RIP to everyone's favorite TV mom

Barbara Billingsley died this morning. She was the quintessential TV mom, with her shirtwaist dresses, pumps and pearls, and countless kids grew up listening to her wisdom.

Here she is in a TV guide spread from 1961. Imagine doing your vacuuming in that jumpsuit on the left.

Barbara Billingsley Mortensen, homemaker both on and off television, likes to dress up to her role. To the housewife whose slacks become her uniform Barbara offers this advice: "There are occasions when a homemaker feels and looks better if she's dress up. No matter how hectic things get, try to keep yourself up. We try on Leave It To Beaver - June Cleaver always changes her dress to look fresh when the children come home from school. "A woman managing a home has a career, just as an office worker does. And an attractive career girl give her job more stature."

At right [top right photo], Barbara models an attractive outfit for marketing. The simple sleeveless sheath is of checked woven cotton with drip-dry finish. The dress has a square neckline, a pleat in the back of the skirt. Orlon acrylic sweater is appliqu├ęd in dress material. By Lipson Co. $16.

Dress of Dacron polyester [middle right photo] has button detail and easy pleats falling from the new dropped waistline. by Sue Brett. $18.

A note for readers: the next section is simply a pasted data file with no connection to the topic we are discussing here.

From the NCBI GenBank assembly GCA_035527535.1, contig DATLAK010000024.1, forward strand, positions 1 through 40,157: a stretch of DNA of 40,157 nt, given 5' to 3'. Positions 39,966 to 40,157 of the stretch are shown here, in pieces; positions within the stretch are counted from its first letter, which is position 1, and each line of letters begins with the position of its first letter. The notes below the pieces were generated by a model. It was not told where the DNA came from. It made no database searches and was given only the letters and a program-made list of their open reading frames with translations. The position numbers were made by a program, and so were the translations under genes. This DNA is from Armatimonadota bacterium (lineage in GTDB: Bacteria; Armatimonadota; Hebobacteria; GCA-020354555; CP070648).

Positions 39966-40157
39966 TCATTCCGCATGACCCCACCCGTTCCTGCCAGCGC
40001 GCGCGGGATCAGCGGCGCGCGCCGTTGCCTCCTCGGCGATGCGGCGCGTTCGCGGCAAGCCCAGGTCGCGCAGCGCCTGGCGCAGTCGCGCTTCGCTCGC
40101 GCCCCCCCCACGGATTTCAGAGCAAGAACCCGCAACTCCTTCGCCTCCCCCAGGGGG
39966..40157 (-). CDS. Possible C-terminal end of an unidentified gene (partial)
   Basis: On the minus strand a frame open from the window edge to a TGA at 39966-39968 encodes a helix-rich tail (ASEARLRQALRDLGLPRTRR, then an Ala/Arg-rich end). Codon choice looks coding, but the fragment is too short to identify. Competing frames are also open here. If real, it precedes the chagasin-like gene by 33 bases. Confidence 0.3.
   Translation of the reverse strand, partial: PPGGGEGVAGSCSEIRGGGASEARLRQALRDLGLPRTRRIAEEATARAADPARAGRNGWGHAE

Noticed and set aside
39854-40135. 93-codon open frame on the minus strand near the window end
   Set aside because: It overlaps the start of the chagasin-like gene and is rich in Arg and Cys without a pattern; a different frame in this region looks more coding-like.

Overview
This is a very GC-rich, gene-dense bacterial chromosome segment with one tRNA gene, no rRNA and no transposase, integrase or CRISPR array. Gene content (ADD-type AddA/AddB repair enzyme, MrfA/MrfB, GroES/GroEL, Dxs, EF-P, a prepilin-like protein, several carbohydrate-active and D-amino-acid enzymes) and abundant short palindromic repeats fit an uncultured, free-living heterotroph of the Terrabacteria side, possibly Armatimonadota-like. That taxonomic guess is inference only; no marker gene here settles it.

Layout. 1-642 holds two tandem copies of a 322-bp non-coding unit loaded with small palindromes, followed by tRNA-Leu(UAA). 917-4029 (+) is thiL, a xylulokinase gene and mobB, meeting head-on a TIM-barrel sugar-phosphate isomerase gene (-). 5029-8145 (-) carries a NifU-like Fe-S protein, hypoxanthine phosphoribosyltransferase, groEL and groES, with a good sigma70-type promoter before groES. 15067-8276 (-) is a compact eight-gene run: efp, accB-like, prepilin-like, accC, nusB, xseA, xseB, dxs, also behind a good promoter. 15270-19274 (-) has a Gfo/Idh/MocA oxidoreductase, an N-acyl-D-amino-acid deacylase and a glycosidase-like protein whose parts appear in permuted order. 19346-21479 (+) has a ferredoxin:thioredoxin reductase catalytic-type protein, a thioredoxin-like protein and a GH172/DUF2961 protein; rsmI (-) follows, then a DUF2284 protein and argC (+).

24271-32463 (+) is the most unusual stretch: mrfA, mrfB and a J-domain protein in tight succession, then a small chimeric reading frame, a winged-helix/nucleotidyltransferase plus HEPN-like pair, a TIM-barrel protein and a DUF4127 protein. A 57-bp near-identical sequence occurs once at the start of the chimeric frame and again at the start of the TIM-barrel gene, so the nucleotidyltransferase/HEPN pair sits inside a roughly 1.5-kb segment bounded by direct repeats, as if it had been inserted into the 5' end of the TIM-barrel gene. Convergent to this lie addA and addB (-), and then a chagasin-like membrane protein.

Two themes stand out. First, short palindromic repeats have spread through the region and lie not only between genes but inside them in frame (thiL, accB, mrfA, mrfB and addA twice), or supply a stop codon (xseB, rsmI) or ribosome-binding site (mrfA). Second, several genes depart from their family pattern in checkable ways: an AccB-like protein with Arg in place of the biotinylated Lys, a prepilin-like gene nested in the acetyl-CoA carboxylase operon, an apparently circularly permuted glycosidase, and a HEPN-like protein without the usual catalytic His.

Lawn jumpsuit [left photo] $19 is ideal for housework; with long skirt ($11), it becomes a glamorous dinner or evening-at-home outfit. Shoulder are elasticized. by Victor Most. [Bottom right photo] Basic sheath goes from morning to night. Patent leather belt is trimmed with dress material. By Mr. Bert, $13.

Thursday, October 14, 2010

Baby, it's cold outside.

Fall is here, so the coats will be coming out soon. I love the coats from the 50s and 60s. This one is from 1963, so the fullness of Lucy's coats is going away, replaced with clean lines. These collarless coats were great for showing off jewelry, but many of them could be dressed up with a detachable fur collar and cuffs as well.